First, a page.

In another blog entry, I wrote of my autumn trip via US Highway 550 to Ouray, Colorado. The town extends to the south end of the narrow box canyon in which it lies. At that point, the highway and the Uncompahgre River enter the canyon and continue on to Ouray and Ridgway.
The first attraction for southward travelers is Bear Creek Falls, not quite three miles south of Ouray. On the west side of the highway, the waters of Bear Creek fling themselves over a ledge and into a narrow, deep chasm with a turquoise-colored pool at the bottom.
There are plenty of vantage points from which one can admire the falls. I spoke with one such admirer, who informed me that if I returned to the gorge in early summer, the waterfall would be more impressive to look at. That seemed to make sense, but something compelled me to stay a while and capture a series of images anyway. Waterfalls—like people—each have a unique character. Just as you and I can experience different moods, a waterfall’s “personality” changes with every season... and with every change in ambient lighting.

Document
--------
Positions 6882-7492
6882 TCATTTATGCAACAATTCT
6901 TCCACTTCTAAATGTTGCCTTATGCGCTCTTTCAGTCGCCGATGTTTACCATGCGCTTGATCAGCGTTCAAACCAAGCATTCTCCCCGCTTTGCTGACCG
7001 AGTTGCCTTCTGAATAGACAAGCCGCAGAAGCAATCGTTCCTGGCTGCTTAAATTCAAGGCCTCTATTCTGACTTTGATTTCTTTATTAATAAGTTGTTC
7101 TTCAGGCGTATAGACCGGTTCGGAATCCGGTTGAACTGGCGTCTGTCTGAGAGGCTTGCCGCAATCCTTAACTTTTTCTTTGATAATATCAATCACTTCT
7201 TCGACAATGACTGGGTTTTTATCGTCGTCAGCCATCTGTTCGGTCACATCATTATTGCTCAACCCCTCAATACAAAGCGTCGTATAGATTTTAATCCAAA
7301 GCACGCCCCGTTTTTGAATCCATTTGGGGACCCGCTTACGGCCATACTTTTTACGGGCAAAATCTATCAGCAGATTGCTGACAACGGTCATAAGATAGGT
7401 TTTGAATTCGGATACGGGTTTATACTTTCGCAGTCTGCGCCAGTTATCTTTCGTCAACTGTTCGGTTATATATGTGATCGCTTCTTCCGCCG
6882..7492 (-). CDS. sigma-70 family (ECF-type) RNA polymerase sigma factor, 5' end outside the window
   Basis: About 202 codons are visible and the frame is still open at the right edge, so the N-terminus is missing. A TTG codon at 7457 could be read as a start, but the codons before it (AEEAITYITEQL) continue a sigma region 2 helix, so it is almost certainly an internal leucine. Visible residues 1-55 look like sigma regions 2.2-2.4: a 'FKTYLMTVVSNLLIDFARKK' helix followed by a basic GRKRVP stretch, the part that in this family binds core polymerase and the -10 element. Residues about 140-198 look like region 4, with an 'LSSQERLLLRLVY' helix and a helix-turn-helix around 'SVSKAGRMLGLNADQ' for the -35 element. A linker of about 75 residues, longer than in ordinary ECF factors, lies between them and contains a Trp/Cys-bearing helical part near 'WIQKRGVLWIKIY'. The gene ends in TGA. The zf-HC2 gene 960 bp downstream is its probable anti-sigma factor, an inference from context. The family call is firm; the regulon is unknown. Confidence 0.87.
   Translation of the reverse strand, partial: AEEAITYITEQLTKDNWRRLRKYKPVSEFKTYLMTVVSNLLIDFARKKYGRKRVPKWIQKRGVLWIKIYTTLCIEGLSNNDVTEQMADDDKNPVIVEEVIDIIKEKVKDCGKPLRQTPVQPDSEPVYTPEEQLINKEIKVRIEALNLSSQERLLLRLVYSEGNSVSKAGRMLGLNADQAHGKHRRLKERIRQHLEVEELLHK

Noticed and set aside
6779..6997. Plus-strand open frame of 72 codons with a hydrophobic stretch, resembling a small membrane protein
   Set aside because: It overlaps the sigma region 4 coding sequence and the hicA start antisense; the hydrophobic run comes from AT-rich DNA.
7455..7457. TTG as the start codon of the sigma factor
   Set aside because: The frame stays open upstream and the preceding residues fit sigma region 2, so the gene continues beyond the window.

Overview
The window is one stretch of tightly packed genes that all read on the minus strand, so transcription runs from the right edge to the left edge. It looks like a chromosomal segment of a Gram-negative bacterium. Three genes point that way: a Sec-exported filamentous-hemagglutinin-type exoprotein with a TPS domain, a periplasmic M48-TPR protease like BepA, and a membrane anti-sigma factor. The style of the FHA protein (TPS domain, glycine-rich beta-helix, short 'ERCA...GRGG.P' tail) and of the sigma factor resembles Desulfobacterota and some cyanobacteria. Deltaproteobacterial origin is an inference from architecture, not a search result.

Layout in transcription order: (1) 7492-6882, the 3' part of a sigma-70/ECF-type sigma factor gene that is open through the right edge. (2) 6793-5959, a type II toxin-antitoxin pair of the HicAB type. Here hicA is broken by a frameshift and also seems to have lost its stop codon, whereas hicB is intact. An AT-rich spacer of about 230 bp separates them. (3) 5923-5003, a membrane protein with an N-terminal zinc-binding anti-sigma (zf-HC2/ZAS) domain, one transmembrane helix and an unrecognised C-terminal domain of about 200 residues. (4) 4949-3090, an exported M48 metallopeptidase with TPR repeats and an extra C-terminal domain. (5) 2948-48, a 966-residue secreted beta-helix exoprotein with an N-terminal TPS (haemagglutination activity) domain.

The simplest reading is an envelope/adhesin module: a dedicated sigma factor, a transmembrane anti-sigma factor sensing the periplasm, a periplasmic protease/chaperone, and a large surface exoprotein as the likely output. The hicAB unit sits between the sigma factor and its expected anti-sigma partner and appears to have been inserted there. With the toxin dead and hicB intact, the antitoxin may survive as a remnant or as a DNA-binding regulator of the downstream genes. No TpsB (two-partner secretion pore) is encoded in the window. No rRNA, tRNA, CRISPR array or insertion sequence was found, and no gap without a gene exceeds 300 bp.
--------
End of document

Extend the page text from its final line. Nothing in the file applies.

After writing my previous blog entry, I was sifting through my folder of images of Bear Creek Falls and came across the one I have posted at left. I realized what compelled me to capture the images and to hang on to them all these years. I recall that when I visited the falls, the water appeared to flow in an unbroken ribbon... but my camera had captured an image of the the water in 1/320 second. Seen in this brief slice of time, the falls are more three-dimensional. The water forms a delicate arched shape, which repeats itself until it meets the pool.
Farther up the highway, the Uncompahgre River cuts through Poughkeepsie Gulch before crossing beneath the road and splashing its way down Uncompahgre Gorge. The road to Engineer Pass follows Poughkeepsie Gulch eastward at a fairly steep ascent, but I figured there was little risk in navigating it with my SUV, and decided to give it a try.